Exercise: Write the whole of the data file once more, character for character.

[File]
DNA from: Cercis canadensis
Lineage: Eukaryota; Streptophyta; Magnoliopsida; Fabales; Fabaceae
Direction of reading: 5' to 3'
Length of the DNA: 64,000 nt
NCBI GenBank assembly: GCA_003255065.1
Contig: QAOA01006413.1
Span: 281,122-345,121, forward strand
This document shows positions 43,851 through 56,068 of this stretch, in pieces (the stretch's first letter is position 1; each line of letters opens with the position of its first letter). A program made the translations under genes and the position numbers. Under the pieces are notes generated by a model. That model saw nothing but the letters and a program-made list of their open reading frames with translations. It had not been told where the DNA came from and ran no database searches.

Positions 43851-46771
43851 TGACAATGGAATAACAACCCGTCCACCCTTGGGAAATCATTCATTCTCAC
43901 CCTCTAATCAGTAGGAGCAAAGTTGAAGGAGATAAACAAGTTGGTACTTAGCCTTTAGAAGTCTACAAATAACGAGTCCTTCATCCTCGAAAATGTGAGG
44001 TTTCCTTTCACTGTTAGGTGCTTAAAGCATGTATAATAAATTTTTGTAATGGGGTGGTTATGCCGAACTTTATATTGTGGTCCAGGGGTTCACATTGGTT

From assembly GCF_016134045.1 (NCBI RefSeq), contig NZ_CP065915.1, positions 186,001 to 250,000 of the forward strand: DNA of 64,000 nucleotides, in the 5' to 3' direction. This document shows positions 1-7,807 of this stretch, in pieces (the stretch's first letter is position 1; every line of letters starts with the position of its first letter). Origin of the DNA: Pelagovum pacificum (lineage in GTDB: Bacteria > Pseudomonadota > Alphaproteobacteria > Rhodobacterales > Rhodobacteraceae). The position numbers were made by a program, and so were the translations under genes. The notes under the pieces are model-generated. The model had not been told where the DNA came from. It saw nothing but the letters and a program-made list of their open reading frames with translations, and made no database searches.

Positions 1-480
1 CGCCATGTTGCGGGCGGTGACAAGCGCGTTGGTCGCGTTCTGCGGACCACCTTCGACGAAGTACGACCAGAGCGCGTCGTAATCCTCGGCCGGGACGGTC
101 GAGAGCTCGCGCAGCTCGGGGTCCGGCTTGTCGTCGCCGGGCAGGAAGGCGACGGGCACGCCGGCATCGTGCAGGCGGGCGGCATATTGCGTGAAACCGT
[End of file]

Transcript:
DNA from: Cercis canadensis
Lineage: Eukaryota; Streptophyta; Magnoliopsida; Fabales; Fabaceae
Direction of reading: 5' to 3'
Length of the DNA: 64,000 nt
NCBI GenBank assembly: GCA_003255065.1
Contig: QAOA01006413.1
Span: 281,122-345,121, forward strand
This document shows positions 43,851 through 56,068 of this stretch, in pieces (the stretch's first letter is position 1; each line of letters opens with the position of its first letter). A program made the translations under genes and the position numbers. Under the pieces are notes generated by a model. That model saw nothing but the letters and a program-made list of their open reading frames with translations. It had not been told where the DNA came from and ran no database searches.

Positions 43851-46771
43851 TGACAATGGAATAACAACCCGTCCACCCTTGGGAAATCATTCATTCTCAC
43901 CCTCTAATCAGTAGGAGCAAAGTTGAAGGAGATAAACAAGTTGGTACTTAGCCTTTAGAAGTCTACAAATAACGAGTCCTTCATCCTCGAAAATGTGAGG
44001 TTTCCTTTCACTGTTAGGTGCTTAAAGCATGTATAATAAATTTTTGTAATGGGGTGGTTATGCCGAACTTTATATTGTGGTCCAGGGGTTCACATTGGTT

From assembly GCF_016134045.1 (NCBI RefSeq), contig NZ_CP065915.1, positions 186,001 to 250,000 of the forward strand: DNA of 64,000 nucleotides, in the 5' to 3' direction. This document shows positions 1-7,807 of this stretch, in pieces (the stretch's first letter is position 1; every line of letters starts with the position of its first letter). Origin of the DNA: Pelagovum pacificum (lineage in GTDB: Bacteria > Pseudomonadota > Alphaproteobacteria > Rhodobacterales > Rhodobacteraceae). The position numbers were made by a program, and so were the translations under genes. The notes under the pieces are model-generated. The model had not been told where the DNA came from. It saw nothing but the letters and a program-made list of their open reading frames with translations, and made no database searches.

Positions 1-480
1 CGCCATGTTGCGGGCGGTGACAAGCGCGTTGGTCGCGTTCTGCGGACCACCTTCGACGAAGTACGACCAGAGCGCGTCGTAATCCTCGGCCGGGACGGTC
101 GAGAGCTCGCGCAGCTCGGGGTCCGGCTTGTCGTCGCCGGGCAGGAAGGCGACGGGCACGCCGGCATCGTGCAGGCGGGCGGCATATTGCGTGAAACCGT